Self-sacrificing love as the ultimate contrarian belief

Gerald R. Baron
7 min readSep 7, 2022
Polish priest Maximilian Kolbe. His story of giving his life for another is a powerful reminder of the fundamental idea of Christianity that stands in stark contrast to human inclinations.

This is the eleventh post in the series on the good I find in specific Christian beliefs. Again, this is not about truth or untruth, nor about justification for these beliefs. This is about whether these beliefs which I consider important to Christian teaching, better enable one to live a full and fulfilling life in the brief days we have on this planet.

The proposition to be defended here is:

It is better to believe that self-sacrificing love is a good thing and maybe the best thing, than to believe that humans’ first obligation is to obey our selfish genes.

“Greater love has no one than this: to lay down one’s life for one’s friends. (John 15:13)

Knowing we all face death and that our lives are the absolutely most precious thing to us, it is no wonder that the story of someone giving up their life for another brings us emotionally to our knees. One such story prompted the recent sanctification of a Polish priest named Maximilian Kolbe. Here is his story:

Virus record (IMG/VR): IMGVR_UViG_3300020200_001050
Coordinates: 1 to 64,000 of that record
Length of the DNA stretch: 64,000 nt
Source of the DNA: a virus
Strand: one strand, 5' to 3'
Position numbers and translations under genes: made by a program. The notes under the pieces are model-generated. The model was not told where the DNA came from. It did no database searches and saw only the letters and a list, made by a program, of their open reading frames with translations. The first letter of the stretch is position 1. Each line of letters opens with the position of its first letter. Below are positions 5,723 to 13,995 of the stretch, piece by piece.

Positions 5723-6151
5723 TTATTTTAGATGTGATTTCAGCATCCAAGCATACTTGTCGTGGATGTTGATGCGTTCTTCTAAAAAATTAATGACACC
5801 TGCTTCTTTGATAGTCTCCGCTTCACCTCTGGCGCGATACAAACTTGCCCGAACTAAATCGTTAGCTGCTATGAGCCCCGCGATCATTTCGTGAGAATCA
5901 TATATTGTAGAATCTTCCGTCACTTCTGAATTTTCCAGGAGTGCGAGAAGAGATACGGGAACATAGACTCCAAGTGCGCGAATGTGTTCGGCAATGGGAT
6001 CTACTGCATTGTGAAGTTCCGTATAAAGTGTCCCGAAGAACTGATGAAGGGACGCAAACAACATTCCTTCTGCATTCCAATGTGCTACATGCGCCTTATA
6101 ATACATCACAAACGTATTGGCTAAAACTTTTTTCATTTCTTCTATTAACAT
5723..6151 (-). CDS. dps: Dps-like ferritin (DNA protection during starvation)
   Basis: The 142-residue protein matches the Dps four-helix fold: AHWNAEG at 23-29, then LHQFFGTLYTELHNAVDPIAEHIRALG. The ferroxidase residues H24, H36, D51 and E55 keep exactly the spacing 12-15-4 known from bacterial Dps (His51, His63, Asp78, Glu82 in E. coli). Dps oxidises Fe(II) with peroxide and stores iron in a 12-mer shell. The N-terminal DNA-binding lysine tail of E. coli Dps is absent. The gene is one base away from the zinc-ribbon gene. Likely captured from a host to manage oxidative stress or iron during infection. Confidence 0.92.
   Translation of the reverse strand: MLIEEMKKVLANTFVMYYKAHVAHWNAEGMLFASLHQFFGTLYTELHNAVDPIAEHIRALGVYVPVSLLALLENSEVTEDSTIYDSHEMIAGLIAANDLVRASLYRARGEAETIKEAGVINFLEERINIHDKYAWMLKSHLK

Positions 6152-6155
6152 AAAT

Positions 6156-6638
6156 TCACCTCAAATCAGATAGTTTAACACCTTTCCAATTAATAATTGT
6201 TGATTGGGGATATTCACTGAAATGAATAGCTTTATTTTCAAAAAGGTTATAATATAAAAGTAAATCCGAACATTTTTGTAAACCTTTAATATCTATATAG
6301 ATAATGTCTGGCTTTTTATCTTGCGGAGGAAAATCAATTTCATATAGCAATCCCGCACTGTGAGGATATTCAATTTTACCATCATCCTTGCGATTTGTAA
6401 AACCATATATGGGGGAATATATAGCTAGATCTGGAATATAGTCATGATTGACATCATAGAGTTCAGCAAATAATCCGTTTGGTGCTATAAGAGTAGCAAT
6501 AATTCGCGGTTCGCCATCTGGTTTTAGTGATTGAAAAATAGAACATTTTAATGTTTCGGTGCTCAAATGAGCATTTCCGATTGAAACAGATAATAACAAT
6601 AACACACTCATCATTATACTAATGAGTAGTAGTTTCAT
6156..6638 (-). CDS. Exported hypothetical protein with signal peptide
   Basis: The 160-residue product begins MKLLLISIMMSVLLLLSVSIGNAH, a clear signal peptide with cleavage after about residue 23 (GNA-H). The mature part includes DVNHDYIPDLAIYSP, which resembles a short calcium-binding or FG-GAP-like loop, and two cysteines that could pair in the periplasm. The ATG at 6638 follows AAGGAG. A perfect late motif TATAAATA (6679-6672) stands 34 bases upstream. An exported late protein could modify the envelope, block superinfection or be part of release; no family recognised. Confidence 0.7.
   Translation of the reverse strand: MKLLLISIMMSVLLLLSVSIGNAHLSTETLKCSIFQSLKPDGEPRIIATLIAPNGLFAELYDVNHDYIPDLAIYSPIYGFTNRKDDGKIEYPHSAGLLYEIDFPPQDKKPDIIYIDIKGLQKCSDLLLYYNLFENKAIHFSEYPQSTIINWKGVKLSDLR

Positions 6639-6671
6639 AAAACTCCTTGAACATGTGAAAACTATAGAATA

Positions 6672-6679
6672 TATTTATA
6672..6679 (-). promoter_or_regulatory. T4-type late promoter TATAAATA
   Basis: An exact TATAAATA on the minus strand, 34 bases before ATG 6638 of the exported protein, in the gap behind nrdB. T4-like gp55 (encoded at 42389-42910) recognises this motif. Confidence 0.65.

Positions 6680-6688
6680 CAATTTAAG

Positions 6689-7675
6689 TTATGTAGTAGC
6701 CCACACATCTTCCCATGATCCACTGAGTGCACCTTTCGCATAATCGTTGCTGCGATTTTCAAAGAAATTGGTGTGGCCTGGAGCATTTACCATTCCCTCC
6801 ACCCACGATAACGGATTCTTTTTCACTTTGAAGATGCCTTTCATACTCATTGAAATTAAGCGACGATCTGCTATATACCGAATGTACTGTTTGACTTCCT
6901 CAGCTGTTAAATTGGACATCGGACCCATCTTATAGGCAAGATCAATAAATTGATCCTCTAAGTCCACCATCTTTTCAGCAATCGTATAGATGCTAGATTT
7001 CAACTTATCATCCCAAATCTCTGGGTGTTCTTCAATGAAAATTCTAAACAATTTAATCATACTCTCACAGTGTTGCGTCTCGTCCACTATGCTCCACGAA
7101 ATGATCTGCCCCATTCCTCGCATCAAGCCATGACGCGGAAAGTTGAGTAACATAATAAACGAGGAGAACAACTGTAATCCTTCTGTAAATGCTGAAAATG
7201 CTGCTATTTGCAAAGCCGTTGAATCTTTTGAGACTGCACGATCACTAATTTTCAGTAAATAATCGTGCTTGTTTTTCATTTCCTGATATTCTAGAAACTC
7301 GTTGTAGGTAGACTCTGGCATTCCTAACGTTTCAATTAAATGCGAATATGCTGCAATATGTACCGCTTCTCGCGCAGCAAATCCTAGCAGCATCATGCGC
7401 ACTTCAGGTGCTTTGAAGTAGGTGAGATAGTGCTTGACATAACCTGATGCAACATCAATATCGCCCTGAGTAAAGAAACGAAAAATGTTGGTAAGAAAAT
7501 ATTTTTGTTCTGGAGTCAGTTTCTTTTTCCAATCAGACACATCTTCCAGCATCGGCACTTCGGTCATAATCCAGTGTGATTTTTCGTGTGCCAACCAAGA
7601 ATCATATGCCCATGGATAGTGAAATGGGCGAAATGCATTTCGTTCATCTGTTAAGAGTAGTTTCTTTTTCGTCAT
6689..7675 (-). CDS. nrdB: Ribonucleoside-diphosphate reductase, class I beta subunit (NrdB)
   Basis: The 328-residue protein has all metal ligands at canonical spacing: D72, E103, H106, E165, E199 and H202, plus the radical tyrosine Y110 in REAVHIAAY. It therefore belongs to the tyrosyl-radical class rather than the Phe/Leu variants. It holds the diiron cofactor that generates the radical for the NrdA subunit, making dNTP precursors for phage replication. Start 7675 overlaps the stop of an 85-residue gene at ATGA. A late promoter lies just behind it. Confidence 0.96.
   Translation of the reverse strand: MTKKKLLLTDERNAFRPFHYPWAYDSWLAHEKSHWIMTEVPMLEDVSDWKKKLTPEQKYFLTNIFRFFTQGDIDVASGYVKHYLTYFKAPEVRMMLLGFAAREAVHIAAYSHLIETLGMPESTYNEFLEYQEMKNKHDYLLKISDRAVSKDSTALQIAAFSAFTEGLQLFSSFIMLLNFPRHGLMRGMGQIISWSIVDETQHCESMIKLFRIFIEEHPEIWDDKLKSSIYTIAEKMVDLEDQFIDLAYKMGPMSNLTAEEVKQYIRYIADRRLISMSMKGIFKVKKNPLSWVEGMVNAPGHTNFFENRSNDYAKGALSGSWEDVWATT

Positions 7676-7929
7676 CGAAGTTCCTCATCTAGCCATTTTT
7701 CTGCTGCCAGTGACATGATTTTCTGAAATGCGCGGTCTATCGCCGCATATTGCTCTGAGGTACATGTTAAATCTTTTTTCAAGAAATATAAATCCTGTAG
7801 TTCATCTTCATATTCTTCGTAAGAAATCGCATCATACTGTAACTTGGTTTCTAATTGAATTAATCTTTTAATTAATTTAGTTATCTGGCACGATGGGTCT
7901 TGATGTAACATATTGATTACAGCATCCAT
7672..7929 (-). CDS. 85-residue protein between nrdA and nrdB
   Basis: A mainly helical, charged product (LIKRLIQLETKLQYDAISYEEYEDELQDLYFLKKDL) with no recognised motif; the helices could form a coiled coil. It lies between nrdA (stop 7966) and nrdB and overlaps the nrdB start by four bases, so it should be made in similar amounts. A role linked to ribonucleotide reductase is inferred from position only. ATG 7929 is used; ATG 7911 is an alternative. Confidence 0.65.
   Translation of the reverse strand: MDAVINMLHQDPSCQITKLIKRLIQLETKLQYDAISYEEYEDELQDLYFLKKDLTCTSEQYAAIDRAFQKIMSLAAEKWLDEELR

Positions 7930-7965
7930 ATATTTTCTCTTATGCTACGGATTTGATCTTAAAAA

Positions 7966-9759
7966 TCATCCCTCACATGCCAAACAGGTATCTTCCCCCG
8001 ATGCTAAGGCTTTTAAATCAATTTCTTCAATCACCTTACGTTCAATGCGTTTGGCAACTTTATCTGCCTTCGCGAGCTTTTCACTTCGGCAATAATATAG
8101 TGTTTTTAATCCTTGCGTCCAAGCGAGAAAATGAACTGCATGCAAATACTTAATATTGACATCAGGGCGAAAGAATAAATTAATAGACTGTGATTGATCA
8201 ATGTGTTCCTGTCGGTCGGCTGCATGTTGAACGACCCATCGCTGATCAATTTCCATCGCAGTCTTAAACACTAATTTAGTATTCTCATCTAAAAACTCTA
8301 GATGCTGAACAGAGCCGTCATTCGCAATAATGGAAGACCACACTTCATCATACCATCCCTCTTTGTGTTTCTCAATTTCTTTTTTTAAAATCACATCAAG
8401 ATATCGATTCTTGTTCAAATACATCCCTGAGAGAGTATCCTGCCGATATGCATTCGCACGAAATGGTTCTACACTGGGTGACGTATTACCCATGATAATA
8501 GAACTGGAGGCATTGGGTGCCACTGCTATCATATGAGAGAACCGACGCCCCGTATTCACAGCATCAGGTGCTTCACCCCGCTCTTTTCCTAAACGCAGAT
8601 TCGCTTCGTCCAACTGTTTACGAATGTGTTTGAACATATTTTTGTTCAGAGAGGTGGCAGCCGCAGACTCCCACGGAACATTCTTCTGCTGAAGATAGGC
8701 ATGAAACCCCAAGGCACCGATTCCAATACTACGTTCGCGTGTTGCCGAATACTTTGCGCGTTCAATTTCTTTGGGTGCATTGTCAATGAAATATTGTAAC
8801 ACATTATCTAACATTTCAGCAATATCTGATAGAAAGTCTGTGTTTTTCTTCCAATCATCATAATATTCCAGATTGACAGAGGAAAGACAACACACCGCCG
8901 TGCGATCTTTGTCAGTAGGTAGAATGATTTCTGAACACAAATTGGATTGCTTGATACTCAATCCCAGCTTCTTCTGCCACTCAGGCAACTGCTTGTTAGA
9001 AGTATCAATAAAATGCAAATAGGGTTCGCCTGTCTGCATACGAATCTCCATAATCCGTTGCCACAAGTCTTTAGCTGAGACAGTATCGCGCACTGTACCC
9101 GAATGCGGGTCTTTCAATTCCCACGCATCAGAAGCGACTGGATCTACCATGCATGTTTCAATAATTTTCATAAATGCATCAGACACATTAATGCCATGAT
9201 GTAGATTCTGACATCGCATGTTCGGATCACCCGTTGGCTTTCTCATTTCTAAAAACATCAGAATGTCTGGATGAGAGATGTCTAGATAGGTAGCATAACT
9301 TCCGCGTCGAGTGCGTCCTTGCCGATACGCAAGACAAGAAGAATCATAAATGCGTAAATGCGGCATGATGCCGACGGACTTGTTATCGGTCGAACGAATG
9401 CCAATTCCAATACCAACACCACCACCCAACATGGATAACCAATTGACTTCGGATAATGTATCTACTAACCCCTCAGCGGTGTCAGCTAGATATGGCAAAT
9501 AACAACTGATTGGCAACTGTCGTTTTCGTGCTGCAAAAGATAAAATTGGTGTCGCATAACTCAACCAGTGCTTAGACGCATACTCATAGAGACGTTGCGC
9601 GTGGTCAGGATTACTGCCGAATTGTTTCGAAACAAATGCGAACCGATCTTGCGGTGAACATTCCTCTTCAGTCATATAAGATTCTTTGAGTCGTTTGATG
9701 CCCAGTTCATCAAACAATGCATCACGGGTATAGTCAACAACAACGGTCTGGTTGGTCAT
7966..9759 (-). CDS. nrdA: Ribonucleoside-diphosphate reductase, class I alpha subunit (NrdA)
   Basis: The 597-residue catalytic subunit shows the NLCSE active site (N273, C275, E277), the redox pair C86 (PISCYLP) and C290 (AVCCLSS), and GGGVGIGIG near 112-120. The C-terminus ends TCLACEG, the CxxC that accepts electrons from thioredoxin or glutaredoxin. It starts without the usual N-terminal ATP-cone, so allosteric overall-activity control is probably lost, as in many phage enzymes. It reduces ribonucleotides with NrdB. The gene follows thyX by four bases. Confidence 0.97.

“On July 29, 1941, Auschwitz deputy commander Karl Fritzsch ordered that 10 men be starved to death as retribution after three inmates were believed to have escaped. Upon hearing that he was sentenced to die, Franciszek Gajowniczek — a sergeant in the Polish army and father of two — burst into tears, prompting the Franciscan Maximilian Kolbe to approach the commander. ‘I am a Catholic priest from Poland,’ Kolbe said, according to inmates who were present. ‘I would like to take his place because he has a wife and children.’”

The commander accepted the offer and placed the priest with the nine others selected to die by starvation. After two weeks, Kolbe and three others were still living so they were gassed and burned.

The profound effect such stories have on us is because of our extremely strong will to live and the fact that our evolutionary history, as with all of life, depends on selfish genes. This motivating force behind natural selection is, in the view of some, the only explanation for why we are here. The extreme altruism which proponents of exclusive Darwinism explain away as a genetic response to the benefits of mutual support somehow rings hollow in the face of such actions.

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Gerald R. Baron

Dawdling at the intersection of faith, science, philosophy and theology.